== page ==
Myasthenia gravis (MG) is a neuromuscular autoimmune disease characterized by prevalence in young women (3:1). Several mechanisms proposed as explanations for gender bias, including skewed X chromosome inactivation (XCI) and dosage or sex hormones, are often involved in the development of autoimmunity. The skewed XCI pattern can lead to an unbalanced expression of some X-linked genes, as observed in several autoimmune disorders characterized by female predominance. No data are yet available regarding XCI and MG. We hypothesize that the preferential XCI pattern may contribute to the female bias observed in the onset of MG, especially among younger women. XCI analysis was performed on blood samples of 284 women between the ages of 20 and 82. XCI was tested using the Human Androgen Receptor Assay (HUMARA). XCI patterns were classified as random (XCI < 75%) and preferential (XCI ≥ 75%). In 121 informative patients, the frequency of skewed XCI patterns was 47%, significantly higher than in healthy controls (17%; p ≤ 0.00001). Interestingly, the phenomenon was observed mainly in younger patients (<45 years; p ≤ 0.00001). Furthermore, considering the XCI pattern and the other clinical characteristics of patients, no significant differences were found. In conclusion, we observed preferential XCI in MG female patients, suggesting its potential role in the aetiology of MG, as observed in other autoimmune diseases in women.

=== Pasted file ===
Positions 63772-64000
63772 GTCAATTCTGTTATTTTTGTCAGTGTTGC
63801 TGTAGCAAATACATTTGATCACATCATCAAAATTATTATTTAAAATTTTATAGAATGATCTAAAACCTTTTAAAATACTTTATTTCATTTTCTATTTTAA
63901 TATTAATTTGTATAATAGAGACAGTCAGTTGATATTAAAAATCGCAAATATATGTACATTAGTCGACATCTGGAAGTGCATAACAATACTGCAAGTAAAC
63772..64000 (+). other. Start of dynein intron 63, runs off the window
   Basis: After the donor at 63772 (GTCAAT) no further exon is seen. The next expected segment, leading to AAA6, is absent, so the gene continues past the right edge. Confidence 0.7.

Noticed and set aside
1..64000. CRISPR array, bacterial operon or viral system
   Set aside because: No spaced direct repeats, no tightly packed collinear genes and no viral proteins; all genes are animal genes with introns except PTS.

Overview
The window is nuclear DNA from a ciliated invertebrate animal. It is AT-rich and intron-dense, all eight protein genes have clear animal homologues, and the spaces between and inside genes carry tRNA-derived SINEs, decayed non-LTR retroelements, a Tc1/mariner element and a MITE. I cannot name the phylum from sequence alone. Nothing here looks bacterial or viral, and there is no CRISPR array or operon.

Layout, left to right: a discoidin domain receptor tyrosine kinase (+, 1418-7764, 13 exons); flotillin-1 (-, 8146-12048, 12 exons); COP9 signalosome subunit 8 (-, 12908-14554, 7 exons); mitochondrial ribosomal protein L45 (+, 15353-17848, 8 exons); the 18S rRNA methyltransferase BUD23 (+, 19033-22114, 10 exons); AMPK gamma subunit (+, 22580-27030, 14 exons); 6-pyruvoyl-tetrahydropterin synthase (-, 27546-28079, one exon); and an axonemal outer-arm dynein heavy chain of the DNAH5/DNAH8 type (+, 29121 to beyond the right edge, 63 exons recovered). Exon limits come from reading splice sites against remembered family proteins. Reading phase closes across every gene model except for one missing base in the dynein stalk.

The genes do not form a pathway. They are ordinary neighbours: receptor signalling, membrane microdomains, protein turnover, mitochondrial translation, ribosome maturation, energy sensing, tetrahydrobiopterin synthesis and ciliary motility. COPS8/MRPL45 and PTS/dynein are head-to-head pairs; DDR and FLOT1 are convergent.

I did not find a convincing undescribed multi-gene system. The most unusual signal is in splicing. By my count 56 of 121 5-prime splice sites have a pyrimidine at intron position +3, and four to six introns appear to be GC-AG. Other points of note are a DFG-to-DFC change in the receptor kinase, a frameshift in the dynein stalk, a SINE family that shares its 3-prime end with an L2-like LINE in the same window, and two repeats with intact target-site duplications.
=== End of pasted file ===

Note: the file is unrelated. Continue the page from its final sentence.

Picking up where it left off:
1. Introduction